Charlie Parker Biography

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Birth Name: Charles Parker, Jr.
Born: 1920/08/29
Birth Place: Kansas City, Missouri, USA
Died: 1955/03/12
Years Active: 1937–1955
Genres: Jazz, Bebop


Charlie Parker was born on August 29, 1920 in Kansas City, Kansas and was a world-famous jazz saxophonist and composer. Parker was also known by his acquired the nickname “Yardbird,“ which he picked up early in his career, from this came the shortened version of, “Bird,” which he continued to use for the rest of his life.

Parker was a highly influential jazz soloist and considered to be a leading figure in the development of bebop. Parker's style incorporated jazz, blues, Latin, and classical music. Parker was associated with the Beat Generation, and gave birth to an entire subculture around his style of music, which personified jazz musicians as not merely entertainers, but also intellectuals.

Parker began playing the saxophone at the age of 11, and by the time he was 14 years old he had joined his school band. Parker's father was a pianist, dancer and singer, and while absent for most of Parker's upbringing due to his busy touring schedule, his father introduced Parker to music and helped to nurture his love for it. Parker was a diligent student practicing music for up to 15 hours a day until he had mastered his instrument and perfected his technique.

During the 1930s he began to play with local bands in jazz clubs around Kansas City. In 1938, Parker joined Jay McShann's band and toured local venues around the southwest, Chicago, and New York City. One year later Parker relocated to New York City and once there he worked with Earl Hines and Dizzy Gillespie. Parker made a name for himself playing with a group of up-and-coming musicians in after-hours clubs in Harlem. Gillespie, Thelonious Monk, Charlie Christian, and Kenny Clarke were among the musicians Parker played with at this time.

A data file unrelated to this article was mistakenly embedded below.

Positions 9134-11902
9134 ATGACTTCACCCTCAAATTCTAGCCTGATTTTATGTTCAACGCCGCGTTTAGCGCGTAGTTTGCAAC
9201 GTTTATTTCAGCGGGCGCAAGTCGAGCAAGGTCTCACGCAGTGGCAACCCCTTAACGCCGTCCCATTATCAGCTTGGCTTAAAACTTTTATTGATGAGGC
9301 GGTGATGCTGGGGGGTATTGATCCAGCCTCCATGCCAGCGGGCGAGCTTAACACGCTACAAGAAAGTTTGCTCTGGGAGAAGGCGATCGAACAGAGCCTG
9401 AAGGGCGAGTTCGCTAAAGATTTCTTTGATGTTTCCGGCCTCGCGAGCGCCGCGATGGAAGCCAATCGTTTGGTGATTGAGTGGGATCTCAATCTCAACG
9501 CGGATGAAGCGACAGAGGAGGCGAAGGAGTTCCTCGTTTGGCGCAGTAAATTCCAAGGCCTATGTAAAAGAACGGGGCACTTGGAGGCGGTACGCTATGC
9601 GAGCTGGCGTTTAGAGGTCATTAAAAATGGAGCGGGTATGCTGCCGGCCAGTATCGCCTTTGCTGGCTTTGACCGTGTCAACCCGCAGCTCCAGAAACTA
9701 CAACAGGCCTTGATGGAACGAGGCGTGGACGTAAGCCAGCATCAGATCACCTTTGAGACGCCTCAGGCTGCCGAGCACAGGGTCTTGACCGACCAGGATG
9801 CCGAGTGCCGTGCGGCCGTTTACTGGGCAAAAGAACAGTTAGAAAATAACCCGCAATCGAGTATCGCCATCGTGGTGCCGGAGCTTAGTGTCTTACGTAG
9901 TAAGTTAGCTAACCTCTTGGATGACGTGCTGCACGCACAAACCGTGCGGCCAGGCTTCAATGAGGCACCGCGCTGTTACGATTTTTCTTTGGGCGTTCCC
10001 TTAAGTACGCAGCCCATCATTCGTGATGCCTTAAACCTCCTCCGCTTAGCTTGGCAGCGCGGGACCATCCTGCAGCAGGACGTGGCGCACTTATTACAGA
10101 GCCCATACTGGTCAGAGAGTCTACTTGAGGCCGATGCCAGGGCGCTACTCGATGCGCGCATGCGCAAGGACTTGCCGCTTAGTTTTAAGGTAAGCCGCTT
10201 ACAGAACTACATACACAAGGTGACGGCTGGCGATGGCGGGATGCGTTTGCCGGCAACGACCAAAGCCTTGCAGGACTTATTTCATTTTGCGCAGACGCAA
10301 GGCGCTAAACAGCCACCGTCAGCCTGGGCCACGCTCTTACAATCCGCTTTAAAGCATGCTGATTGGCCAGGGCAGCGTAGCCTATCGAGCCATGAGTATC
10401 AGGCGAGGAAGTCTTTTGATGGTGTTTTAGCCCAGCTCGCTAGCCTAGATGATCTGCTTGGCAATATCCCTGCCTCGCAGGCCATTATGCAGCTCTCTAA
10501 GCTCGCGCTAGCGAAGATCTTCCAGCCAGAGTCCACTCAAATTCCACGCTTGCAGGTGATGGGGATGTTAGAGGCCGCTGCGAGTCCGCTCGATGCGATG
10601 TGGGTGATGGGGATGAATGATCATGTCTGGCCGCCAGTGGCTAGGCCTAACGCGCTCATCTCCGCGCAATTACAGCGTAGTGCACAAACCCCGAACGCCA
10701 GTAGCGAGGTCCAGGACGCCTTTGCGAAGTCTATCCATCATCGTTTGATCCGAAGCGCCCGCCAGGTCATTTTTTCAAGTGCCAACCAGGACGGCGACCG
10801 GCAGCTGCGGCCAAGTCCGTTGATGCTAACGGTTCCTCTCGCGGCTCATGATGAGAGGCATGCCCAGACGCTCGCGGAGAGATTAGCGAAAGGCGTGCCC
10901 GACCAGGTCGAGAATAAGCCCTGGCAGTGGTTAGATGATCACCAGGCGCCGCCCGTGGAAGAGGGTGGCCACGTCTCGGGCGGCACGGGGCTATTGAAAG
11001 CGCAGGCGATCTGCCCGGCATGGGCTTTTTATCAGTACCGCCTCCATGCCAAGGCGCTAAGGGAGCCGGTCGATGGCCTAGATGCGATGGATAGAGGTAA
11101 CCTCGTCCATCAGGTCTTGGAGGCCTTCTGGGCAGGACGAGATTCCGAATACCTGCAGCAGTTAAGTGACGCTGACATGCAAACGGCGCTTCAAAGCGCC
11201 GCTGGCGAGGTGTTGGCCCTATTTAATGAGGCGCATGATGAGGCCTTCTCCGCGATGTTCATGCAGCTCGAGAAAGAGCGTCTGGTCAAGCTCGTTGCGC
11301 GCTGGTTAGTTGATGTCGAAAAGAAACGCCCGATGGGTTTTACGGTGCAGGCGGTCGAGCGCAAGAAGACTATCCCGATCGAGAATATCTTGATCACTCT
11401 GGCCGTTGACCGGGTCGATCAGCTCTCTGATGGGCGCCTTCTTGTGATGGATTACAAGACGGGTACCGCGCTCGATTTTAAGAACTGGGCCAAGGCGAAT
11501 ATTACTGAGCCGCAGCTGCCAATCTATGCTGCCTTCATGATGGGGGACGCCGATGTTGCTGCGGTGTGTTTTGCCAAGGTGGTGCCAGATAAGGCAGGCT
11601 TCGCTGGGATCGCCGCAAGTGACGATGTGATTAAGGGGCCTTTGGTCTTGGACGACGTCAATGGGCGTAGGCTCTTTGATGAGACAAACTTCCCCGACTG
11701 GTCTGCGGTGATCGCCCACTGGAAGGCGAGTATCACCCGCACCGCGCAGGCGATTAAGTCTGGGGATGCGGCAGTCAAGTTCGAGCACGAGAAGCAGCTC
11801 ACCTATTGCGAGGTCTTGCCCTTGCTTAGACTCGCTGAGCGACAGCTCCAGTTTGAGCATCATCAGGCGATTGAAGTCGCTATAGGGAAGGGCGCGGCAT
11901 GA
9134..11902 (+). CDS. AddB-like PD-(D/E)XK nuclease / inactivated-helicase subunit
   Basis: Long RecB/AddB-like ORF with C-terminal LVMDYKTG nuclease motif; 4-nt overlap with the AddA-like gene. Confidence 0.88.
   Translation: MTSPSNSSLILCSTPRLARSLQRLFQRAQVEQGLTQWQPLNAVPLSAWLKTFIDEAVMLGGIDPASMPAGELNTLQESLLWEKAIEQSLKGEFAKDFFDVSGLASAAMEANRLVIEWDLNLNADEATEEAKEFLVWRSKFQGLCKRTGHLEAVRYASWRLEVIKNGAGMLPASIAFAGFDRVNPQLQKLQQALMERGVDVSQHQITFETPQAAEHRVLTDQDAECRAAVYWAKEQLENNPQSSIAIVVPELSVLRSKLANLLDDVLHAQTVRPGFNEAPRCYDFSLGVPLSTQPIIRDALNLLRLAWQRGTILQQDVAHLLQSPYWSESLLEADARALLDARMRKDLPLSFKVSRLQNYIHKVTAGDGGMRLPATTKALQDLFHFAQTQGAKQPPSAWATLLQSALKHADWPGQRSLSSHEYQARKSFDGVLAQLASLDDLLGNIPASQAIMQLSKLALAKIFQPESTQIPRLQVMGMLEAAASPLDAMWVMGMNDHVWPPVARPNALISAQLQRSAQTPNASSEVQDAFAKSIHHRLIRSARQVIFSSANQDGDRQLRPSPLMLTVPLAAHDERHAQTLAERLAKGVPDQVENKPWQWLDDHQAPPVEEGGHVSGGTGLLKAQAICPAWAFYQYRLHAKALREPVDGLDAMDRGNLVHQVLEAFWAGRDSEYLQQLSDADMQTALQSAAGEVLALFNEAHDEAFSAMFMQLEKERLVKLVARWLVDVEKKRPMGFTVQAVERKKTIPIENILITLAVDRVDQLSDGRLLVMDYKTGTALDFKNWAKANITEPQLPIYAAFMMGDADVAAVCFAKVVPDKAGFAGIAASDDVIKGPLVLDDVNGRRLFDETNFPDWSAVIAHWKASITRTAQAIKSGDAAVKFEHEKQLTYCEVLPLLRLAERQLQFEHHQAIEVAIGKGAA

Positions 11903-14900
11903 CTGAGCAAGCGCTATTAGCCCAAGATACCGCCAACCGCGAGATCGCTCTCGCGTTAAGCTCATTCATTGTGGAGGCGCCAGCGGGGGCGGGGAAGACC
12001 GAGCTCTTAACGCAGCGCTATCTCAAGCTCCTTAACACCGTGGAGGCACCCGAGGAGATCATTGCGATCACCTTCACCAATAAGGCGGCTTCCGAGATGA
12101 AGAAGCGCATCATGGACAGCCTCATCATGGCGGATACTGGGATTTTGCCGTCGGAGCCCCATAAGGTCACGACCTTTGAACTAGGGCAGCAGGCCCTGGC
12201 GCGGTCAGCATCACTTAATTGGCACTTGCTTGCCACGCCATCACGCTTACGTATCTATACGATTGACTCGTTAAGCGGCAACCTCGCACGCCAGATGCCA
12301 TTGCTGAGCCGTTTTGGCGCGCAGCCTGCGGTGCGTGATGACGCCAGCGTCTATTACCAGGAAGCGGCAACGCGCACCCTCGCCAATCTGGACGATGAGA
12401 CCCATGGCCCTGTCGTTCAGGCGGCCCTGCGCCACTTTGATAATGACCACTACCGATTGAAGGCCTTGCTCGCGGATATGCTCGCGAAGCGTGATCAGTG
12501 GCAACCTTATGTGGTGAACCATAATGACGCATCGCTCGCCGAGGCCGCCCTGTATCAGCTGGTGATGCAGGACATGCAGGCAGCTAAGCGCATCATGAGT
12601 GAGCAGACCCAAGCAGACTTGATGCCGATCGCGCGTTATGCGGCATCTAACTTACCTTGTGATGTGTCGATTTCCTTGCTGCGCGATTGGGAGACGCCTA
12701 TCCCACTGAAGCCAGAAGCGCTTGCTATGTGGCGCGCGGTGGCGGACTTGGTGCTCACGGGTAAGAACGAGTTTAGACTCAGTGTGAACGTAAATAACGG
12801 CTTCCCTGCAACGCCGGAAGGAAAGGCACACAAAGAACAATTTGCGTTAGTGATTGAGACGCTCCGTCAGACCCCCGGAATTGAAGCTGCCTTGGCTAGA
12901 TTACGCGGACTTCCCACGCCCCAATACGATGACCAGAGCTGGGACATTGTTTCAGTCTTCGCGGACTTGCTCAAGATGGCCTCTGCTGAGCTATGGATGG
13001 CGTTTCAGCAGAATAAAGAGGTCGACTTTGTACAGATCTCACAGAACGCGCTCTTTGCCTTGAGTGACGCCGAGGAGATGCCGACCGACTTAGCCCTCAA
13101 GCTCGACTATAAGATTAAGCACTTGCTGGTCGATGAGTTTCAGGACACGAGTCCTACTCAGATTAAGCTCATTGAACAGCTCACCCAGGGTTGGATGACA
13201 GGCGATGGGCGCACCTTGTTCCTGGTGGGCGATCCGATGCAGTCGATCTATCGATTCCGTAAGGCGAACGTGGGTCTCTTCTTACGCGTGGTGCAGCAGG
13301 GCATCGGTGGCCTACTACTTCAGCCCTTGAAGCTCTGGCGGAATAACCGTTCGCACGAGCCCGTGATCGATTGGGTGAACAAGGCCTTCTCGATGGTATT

Parker's love for classical music led to a long-lasting desire to play with a string quartet. In 1949, Parker fulfilled his wish and recorded an album with a group of jazz and chamber orchestra musicians, which resulted in a series of works called “Charlie Parker with Strings,” including, “Just Friends,” “Everything Happens to Me,” “April in Paris,” “Summertime,” “I Didn't Know What Time It Was,” and “If I Should Lose You.”

By 1950, Parker was a household name, and 1953 saw Parker perform at the Massey Hall in Toronto, Canada with Gillespie, Mingus, Bud Powell and Max Roach. A jazz album emerged as a result of the concert, “Jazz at Massey Hall.” Tragically, 1955 saw Parker’s career come to the end when he died at the Stanhope Hotel in New York City. Parker had suffered a heart attack, but years of heroin use and heavy drinking also impacted his health. Parker was only 34 years of age.





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